>> greater danger for the society in view of the influence of social media,
>> some of which can now only be described as anti-social media. In fact, the
>> only question may be to what extent political and narrow economic
>> objectives can be maintained *without* disinformation.
>>             There is no obvious solution, as we are very close here to
>> the domain of belief, from which science is excluded. There is no overlap
>> or interaction possible in the information/disinformation content of the
>> following two statements: “Climate change is an impending disaster for
>> which there is almost no remaining time to avoid,” and  “Climate change is
>> a hoax propagated by Communists  to weaken the U. S. economy.”
>> *3. Philosophy*
>>               Philosophy and the social sciences in general benefit from
>> the vast capacities for identification of sources that are now available.
>> On the other hand, these are more than compensated by the information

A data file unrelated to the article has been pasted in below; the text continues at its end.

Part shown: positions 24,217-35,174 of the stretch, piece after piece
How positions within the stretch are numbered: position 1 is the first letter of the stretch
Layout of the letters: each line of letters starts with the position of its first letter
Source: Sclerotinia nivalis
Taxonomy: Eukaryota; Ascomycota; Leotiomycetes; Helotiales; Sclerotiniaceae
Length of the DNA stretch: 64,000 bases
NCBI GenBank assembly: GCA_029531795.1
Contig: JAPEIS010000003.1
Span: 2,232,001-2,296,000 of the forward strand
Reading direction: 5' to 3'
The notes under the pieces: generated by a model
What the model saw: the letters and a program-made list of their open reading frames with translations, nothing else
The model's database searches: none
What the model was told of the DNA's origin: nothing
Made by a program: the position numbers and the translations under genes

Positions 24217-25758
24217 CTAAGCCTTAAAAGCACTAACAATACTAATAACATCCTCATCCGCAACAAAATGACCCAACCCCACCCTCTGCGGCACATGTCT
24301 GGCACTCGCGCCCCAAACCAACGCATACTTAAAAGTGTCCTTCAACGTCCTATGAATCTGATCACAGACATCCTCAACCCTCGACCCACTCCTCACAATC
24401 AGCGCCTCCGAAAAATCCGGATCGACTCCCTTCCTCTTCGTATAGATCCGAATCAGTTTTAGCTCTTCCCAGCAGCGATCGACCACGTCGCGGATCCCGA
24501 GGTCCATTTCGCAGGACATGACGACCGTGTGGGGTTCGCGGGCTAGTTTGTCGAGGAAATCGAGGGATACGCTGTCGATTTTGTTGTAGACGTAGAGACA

>> explosion, such that finding all relevant references is still a difficult
>> process. Disinformation can come down to a very specific, at least partly
>> intentional process of ignoring easily available references.
>> Other methods include swamping of new results by overemphasis on
>> classical sources of only historical value.
>> *4. Scientific Literature*
>>             In general in science, disinformation becomes roughly
>> equivalent to fraud, the dissemination of data not obtained by actual
>> experiments. However, for data with major social implications, such as data
>> on climate change, its misuse is a clear example of disinformation
>> including a major ideological component as in 2 above..
>>              In addition, false accusations of fraud or plagiarism are